[whatwg] [html5] Rendering of interactive content
scampa.giovanni at gmail.com
Mon Feb 9 07:51:22 PST 2009
2009/2/9 Smylers <Smylers at stripey.com>
> Giovanni Campagna writes:
> > So the whole rendering section is just for implementors and authors
> > should act if no default style sheet is present
> No; the section is also for authors, in that it advises them of how
> content is expected to be rendered in mainstream graphical browsers.
> > or worse, if it could be everything, like a inline-block <div> or blue
> > <table>,
> Indeed it _could_ be anything, but there's no reason for authors to be
> worried about that; if a (non-malicious) user-agent does something
> different from that expected by HTML 5 then it presumably has done so
> intentionally and it wouldn't necessarily benefit users for authors to
> attempt to combat it.
The fact is that could lead to mixtures (part of UA stylesheets and part of
author style sheets) caused by the cascade mechanism that cannot integrate
> so that the author should set all supported properties to initial or
> the HTML5 "expected" value?
> That is: I, author, want consistent rendering on all plaforms and
I think that's where you're going wrong. Platforms themselves aren't
consistent -- in things like screen sizes, resolutions, distance between
screen and audience, whether they are interactive, what input devices
are available, pagination.
>From the same CSS, you cannot get different results in different browsers or
platforms (unless the browser are not complying with CSS). Content may be
scaled, wrapped, clipped, overflowed, but it will always be the same. A
mobile browser should be different than a resized Firefox window. (Actually,
IE in Windows Mobile / CE is like IE in Windows XP / Vista, just with a
smaller viewport. The same applies for Safari in the iPhone or in Mac OS).
In addition, you can have digital pens also in desktop PC, but you expect
that your browser renders in the same way.
> If an esoteric platform chooses to divert from the expected HTML 5
> rendering then it's likely because that platform knows more about what
> rendering is appropriate for that platform that you do.
I'm not sure the UA knows better than me how to render my web site, because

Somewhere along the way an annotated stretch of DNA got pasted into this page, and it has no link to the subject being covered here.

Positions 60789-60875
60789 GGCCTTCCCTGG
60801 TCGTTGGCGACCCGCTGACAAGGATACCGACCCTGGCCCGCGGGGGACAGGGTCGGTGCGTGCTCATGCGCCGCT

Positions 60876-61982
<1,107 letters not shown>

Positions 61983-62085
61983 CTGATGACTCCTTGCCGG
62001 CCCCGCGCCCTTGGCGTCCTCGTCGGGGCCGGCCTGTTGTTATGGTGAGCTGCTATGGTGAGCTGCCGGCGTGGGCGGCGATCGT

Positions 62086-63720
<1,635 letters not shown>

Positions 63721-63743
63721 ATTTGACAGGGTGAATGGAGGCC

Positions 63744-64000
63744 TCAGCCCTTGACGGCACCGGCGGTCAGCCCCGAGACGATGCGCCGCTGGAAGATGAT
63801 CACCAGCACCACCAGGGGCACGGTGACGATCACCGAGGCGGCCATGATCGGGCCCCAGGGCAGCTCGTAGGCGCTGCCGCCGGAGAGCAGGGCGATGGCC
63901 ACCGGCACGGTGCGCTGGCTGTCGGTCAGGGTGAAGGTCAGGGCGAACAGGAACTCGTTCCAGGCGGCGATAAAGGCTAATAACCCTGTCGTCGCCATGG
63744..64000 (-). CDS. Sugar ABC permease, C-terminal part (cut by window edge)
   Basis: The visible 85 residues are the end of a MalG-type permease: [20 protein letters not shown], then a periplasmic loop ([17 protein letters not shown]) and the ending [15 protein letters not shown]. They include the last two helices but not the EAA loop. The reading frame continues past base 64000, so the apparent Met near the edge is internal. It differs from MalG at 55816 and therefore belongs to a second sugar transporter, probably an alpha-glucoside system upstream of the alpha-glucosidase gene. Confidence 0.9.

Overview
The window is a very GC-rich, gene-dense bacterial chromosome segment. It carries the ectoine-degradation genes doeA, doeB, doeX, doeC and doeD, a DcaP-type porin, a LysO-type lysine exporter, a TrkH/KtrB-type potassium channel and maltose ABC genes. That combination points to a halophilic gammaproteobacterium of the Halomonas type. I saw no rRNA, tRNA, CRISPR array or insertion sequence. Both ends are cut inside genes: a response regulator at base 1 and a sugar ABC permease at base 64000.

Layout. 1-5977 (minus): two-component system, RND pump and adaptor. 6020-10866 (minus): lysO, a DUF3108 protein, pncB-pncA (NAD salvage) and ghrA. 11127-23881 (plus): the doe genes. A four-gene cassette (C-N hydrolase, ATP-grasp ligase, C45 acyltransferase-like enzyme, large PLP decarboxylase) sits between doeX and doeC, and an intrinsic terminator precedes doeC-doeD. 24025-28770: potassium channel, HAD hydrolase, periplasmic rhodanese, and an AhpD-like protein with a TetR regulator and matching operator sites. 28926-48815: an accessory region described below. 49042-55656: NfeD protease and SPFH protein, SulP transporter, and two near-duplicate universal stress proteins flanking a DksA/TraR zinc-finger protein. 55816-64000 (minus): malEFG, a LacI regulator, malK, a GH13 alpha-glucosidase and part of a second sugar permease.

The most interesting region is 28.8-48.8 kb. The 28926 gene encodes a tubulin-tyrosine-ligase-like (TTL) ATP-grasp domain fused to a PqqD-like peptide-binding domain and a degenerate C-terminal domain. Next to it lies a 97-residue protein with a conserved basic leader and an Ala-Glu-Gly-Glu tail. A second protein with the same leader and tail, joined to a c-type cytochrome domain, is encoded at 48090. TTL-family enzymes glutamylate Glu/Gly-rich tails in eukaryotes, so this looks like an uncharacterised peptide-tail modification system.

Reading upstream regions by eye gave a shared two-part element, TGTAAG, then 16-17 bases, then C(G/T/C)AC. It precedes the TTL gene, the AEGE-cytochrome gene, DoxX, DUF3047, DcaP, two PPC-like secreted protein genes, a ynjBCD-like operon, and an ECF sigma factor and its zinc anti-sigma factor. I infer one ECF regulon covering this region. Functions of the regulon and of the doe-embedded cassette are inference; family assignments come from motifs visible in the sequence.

this would mean it knows how to render every website in the whole world,
better than its own author. It may know better than me how to render
specific parts of it (ie widgets), but not all of it.
> > I import the HTML5 style sheet inside author ones.
> That's a very parochial view.
> In mainstream graphical browsers such importing would be redundant,
> because they'll have the expected behaviour anyway.
Can I assume they'll have the expected behaviour? No I cannot, because HTML5
explictly says that UAs may render in every way they like.
> In esoteric user-agents you cannot know that the HTML 5 defaults provide
> a better user experience than those chosen by the user-agents'
But I can know that it cannot provide a worse user experience, because, as I
said, given a CSS and a media type (screen - interactive - visual), the
rendering is always the same. Maybe scaled, wrapped, overflowed, but always
the same. (yellow is still yellow, overflow: scroll still produces scrolling
mechanisms, display:table renders a table, width:auto is like width:100% in
non-floated non-positioned block-level elements, etc.)
> > I, implementor, want to provide backward-compatible rendering for
> > those author that didn't follow rule 1), I import HTML5 style sheet
> > inside UA defaults. In both case, a downloadable stylesheet would be
> > much appreciated.
> I think a downloadable style-sheet is inevitable!
Then let's wait for Ian to write one.
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